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The Big Read for Prospective Bow Buyers and Archers



Before you start shopping for a new bow, you'll need to understand that you can't have it all (sorry). There are many characteristics that archers look for in a new bow. Most archers want a bow that has blazing fast performance, a silky smooth draw stroke, very low hand-shock, a generous valley, and high let-off. Most archers also want their bows to be very lightweight, compact, attractive, quiet, forgiving to any flaws in technique, easy to tune, easy to adjust, and affordable for any budget. Unfortunately, this perfect bow just doesn’t exist. To get a bow with a certain set of characteristics, you’ll likely have to sacrifice some others. For example, very fast bows are generally less forgiving, low recoil parallel-limb bows are generally a little heavy, bows with the best curb-appeal tend to be expensive, and so on. Ultimately you’ll have to decide which characteristics are most important to you and choose the bow that best fits your personal criteria.


The holy grail of the industry is the FREE SPEED bow. A free speed bow is an imaginary compound bow that somehow draws back with velvety powder-puff smoothness, and then fires an arrow at skull-shattering velocities without the slightest breath of recoil or noise. We bring this up now because we need to get this out of the way.

THIS BOW IS A UNICORN. You'll hear about them, but never actually capture one. However, a quick browse through the bow advertisements would seem to indicate otherwise. Bow manufacturers seem intent on telling you that their bows are the fastest, smoothest, quietest, most forgiving, and most accurate bows on the market. In fact, every single bow manufacturer will actually use some combinations of these tired buzz words. Some will express them in comparative form (faster, smoother, quieter, etc.) and others will just state them as hard attributes (fast, smooth, quiet, etc.). But no matter the grammatical key, every bow manufacturer sings exactly the same FREE SPEED song with the familiar chorus suggesting their bows go REALLY fast while still being smooth, quiet, shock-free, forgiving, and accurate. Why? Because that's what customers want to hear. bowtech assassin package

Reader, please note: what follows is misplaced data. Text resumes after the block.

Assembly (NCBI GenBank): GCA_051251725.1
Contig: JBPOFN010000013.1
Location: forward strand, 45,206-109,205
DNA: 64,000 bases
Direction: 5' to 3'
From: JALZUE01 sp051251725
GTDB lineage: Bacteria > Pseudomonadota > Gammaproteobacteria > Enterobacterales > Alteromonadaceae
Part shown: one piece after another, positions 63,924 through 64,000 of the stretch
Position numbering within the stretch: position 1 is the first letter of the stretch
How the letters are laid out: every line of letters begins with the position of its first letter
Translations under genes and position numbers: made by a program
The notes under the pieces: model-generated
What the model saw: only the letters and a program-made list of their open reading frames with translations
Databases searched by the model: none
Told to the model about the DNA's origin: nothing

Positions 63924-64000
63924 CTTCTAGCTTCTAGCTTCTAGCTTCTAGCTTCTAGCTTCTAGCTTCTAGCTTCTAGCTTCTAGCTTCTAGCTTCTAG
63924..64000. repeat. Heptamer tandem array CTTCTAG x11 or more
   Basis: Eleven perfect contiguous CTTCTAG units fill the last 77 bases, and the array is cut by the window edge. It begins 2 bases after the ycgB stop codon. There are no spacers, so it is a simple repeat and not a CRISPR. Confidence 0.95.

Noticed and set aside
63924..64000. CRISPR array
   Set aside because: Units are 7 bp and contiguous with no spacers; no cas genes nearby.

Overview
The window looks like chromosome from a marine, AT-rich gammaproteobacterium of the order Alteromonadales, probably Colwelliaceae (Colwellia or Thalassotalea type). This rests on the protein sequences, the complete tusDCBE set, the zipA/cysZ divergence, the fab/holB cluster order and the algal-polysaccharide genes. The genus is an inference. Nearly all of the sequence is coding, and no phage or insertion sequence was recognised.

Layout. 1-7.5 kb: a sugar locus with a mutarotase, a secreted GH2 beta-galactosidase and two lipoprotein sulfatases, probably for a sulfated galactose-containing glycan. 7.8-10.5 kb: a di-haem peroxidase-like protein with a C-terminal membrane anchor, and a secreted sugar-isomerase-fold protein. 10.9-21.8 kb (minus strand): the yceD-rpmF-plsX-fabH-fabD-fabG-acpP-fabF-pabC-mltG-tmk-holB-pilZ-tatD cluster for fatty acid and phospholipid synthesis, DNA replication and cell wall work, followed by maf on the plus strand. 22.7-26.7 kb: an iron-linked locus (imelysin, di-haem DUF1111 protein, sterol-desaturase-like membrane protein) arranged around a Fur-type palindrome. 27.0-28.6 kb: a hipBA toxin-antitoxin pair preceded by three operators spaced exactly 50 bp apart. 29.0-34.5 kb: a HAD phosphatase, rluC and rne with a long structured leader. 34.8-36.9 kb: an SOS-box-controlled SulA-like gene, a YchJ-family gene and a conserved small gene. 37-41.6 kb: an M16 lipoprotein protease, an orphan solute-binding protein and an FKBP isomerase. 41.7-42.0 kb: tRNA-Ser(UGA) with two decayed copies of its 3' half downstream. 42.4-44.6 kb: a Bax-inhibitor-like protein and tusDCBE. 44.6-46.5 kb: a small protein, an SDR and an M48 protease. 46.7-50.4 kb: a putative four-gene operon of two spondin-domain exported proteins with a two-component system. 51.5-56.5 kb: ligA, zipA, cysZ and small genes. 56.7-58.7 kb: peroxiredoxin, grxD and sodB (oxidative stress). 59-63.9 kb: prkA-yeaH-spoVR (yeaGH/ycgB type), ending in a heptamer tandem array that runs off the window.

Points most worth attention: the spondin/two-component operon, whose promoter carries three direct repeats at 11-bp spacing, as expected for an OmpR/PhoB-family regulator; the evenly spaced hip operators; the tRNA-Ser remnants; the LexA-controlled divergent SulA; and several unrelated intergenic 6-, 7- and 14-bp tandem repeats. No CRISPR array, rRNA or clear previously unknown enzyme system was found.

Don’t be fooled into thinking that a high-performance 350 fps compound bow is somehow "just faster" than a lowly bow of 310 fps. That isn't how it works. Bows aren't faster or slower because one is awesome and ferocious and one is lazy and laid-back. Sometimes we let compound bow personification get the best of us (Assassin, Monster, Fugitive, Prowler, Alien, etc.). The compound bow is just a tool, but it isn't powered by a battery pack, a fuel cell, or compressed air. It's just a simple hand-operated machine that converts one form of energy into another. Energy from your muscles transfer into the bow's limbs, then that energy releases into the arrow. The relationship of energy-in to energy-out is generally proportional (though far less than 100% efficient). So if a compound bow is faster, it's because it requires more total muscle energy to draw back. No matter how sic or awesome or even expensive your bow is, you can't bypass that limitation.


The machine will not release more energy than it stores, even if you buy the Devastator XZ6 Cranium-Smasher model ... because there is no FREE SPEED to be had. If you want to go fast, you must have the muscle power to load those limbs. Period! Powder puffs can't shoot 350. No matter what it says on your brochure, no matter what your favorite celebrity hunter implies, fast bows require more effort to draw back. Learn more about theoretical limits of compound bow performance.